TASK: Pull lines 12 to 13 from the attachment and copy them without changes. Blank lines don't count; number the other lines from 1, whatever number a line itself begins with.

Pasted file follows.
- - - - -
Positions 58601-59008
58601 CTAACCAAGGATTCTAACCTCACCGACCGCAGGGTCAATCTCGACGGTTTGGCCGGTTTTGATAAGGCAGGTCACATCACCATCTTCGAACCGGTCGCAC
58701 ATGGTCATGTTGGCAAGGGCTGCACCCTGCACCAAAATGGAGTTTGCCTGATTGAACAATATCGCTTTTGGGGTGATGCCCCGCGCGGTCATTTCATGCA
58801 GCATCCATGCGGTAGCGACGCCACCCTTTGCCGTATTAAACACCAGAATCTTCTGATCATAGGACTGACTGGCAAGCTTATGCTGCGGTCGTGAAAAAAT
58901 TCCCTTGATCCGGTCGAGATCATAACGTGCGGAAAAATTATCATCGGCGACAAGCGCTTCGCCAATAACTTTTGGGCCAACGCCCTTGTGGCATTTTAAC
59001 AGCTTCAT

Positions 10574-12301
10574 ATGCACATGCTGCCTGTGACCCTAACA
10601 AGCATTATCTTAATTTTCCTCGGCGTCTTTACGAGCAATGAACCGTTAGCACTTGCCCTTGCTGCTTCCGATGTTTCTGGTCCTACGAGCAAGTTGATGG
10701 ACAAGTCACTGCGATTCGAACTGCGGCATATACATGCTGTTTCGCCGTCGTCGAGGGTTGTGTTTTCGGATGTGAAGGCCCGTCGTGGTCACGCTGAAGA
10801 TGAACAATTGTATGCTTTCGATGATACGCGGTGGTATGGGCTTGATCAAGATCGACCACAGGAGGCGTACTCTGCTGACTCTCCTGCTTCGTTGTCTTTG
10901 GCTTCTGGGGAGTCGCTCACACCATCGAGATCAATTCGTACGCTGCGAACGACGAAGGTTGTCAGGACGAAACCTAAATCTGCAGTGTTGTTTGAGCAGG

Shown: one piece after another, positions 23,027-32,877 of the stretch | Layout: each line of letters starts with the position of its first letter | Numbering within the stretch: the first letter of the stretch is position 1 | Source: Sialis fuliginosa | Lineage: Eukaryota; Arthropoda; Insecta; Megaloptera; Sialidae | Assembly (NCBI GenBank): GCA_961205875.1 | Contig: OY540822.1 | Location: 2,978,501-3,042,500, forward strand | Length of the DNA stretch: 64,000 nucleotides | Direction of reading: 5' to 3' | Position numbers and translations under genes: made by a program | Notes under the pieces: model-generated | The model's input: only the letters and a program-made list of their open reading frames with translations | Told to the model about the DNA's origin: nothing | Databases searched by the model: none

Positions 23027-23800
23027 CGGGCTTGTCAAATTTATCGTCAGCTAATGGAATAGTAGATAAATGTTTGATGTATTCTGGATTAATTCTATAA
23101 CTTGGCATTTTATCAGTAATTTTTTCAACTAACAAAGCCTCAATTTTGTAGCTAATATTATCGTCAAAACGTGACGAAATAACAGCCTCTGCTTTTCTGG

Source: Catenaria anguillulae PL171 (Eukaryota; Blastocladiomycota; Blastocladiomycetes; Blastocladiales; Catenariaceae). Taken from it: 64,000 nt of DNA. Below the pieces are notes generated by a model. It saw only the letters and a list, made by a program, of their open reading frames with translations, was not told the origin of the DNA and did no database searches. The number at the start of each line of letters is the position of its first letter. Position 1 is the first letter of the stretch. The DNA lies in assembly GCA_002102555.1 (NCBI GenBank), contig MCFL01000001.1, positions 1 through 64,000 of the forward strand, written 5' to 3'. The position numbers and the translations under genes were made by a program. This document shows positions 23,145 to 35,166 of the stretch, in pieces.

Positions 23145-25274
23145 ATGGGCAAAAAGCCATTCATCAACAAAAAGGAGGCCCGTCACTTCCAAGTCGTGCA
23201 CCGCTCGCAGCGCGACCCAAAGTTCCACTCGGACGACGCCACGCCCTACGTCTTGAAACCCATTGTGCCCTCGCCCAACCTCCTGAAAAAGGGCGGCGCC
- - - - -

10901 GCTTCTGGGGAGTCGCTCACACCATCGAGATCAATTCGTACGCTGCGAACGACGAAGGTTGTCAGGACGAAACCTAAATCTGCAGTGTTGTTTGAGCAGG

Shown: one piece after another, positions 23,027-32,877 of the stretch | Layout: each line of letters starts with the position of its first letter | Numbering within the stretch: the first letter of the stretch is position 1 | Source: Sialis fuliginosa | Lineage: Eukaryota; Arthropoda; Insecta; Megaloptera; Sialidae | Assembly (NCBI GenBank): GCA_961205875.1 | Contig: OY540822.1 | Location: 2,978,501-3,042,500, forward strand | Length of the DNA stretch: 64,000 nucleotides | Direction of reading: 5' to 3' | Position numbers and translations under genes: made by a program | Notes under the pieces: model-generated | The model's input: only the letters and a program-made list of their open reading frames with translations | Told to the model about the DNA's origin: nothing | Databases searched by the model: none